Sectarian Threat to ASEAN

Last Monday, Philippine President Benigno Aquino III reiterated his endorsement for ‘responsible parenthood’ as a solution to curb the country’s high birth rate. This irked some Catholic bishops who immediately accused the president of launching an all-out war against the church.

Early this month, officials of Singapore’s City Harvest Church were arrested and charged with breach of trust. Investigators alleged that the church had used US$19.2 million of charitable donation to finance the church founder’s wife’s pop music career.

Last May, Malaysian police raided a printing house and detained its director over the publication of a banned book by a liberal Muslim activist.

These separate incidents highlight the special role of organized religion in several Southeast Asian societies. They reflect the political power of churches and the popularity of church leaders among the masses.

In the case of the Philippines, critics are blaming the obstinate opposition of the church for the repeated failure of Congress to pass legislative measures on reproductive health and divorce. The Catholic-dominated Philippines is the only country in the world without a divorce law.

Meanwhile, the scandal involving Singapore’s largest congregation sparked debate about the practice of tithing. It also led many people to question the moral fitness of church leaders who were reported to be living in luxury.

On the other hand, the raid in Malaysia became controversial because it exposed the lack of religious freedom in the country. The raid came as no surprise to many analysts and observers, however, who have been raising concerns about the growing religious intolerance in the country. Despite being a Muslim majority nation, Malaysia is known for promoting religious harmony. Today, there is a demand from many sectors, especially the academy, for an interfaith dialogue to defuse religious tension, end religious discrimination, and revive the spirit of multiculturalism.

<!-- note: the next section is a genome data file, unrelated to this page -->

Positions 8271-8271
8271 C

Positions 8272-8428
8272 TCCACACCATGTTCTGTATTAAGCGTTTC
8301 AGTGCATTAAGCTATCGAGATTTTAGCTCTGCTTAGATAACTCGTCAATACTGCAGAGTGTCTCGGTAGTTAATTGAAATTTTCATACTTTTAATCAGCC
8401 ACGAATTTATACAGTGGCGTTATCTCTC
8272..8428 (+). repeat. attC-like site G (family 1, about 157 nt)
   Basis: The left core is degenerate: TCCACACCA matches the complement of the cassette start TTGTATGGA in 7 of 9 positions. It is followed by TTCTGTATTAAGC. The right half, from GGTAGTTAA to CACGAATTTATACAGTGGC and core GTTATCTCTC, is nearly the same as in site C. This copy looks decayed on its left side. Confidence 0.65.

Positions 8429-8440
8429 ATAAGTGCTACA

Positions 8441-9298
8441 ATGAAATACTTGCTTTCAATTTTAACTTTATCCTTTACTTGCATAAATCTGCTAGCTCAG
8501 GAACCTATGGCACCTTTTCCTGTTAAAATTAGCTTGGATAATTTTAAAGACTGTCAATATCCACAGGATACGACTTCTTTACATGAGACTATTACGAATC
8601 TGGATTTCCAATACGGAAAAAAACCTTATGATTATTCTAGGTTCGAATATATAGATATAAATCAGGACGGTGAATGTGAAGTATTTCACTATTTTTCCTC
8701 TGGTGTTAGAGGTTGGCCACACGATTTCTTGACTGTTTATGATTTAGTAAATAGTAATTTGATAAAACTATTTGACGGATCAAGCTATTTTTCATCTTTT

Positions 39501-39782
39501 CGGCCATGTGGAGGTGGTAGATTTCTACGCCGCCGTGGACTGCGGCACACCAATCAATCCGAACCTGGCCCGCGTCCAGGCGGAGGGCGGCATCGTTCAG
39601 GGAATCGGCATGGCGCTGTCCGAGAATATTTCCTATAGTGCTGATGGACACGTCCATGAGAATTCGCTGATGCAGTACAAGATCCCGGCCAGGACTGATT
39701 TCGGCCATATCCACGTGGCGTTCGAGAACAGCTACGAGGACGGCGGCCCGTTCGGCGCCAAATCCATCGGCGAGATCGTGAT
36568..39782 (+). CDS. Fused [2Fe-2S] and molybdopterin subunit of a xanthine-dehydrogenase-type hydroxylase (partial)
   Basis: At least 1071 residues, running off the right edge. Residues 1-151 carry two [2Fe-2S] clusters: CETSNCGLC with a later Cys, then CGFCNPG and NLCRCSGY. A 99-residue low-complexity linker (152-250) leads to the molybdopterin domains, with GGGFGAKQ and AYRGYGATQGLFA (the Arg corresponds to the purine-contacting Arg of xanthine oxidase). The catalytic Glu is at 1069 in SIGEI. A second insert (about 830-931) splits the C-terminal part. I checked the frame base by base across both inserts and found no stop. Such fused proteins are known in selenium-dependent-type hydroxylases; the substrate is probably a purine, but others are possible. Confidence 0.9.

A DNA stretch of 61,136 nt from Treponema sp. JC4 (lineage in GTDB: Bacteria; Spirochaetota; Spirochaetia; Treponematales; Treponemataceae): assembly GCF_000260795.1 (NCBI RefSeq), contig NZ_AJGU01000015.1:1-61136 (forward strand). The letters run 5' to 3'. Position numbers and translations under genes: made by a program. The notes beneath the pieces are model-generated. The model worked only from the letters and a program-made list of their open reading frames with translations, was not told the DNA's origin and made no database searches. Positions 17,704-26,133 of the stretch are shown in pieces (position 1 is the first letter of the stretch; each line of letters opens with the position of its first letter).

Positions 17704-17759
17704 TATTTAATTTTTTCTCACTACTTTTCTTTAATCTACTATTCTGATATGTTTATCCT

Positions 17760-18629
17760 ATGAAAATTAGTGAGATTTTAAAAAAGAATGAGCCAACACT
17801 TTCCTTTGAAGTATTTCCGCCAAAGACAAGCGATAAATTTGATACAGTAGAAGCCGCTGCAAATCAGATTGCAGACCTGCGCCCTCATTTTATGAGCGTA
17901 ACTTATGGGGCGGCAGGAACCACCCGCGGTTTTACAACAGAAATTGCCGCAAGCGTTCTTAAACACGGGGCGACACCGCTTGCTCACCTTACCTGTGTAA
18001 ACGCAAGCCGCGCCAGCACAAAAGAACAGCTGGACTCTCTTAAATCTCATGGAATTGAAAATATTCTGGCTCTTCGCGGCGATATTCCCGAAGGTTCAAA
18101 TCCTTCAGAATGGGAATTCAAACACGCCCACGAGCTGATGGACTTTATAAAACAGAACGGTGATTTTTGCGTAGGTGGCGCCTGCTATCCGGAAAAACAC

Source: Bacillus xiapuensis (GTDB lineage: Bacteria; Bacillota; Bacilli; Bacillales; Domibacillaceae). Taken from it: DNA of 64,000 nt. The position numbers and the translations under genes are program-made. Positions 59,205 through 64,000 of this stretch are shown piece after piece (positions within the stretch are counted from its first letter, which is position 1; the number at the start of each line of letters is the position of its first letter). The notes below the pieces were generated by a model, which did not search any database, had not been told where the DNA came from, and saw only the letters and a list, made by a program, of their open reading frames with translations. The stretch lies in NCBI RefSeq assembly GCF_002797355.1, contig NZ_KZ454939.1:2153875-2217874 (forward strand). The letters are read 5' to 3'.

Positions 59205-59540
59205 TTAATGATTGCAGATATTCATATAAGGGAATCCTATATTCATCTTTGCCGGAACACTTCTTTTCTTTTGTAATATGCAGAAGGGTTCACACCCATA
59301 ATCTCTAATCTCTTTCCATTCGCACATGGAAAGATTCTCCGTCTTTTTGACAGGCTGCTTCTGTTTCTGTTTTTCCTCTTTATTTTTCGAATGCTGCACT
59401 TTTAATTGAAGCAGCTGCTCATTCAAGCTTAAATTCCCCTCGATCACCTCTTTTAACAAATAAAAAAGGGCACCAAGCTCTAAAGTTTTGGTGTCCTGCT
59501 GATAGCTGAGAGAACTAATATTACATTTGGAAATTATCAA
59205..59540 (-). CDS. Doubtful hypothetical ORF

Indonesia too could benefit from interfaith dialogues given the rising number of cases of religious violence in the archipelago. At the minimum, it should revisit its law granting legal protection to only six major religions. Scholars believe the non-recognition of minority religious sects has given impetus to hardliners to attack small churches and their followers.

Cases of religious persecution have been reported too in Vietnam where several Christian groups have taken the lead in organizing resistance to development aggression projects. Rohingya, the stateless people of Southeast Asia, are facing religious discrimination too in west Myanmar.

Religious conflicts can sometimes lead to protracted wars. Since the 1970s, for example, the Philippines has been facing a separatist movement in the Muslim-dominated areas of Mindanao Island. Similarly, Thailand continues to battle an Islamic insurgency in the south part of the country.

Religion is not often discussed in the meetings of the Association of Southeast Asian Nations. It’s understandable since there is no dominant religion in the region. But if religious bigotry leads to the repression of minorities and the killings of innocent civilians, then it’s necessary to put this matter in the mainstream agenda of the grouping. There’s no point talking about democracy and regional solidarity if discrimination based on religion is allowed to flourish in many Southeast Asian countries

Written for The Diplomat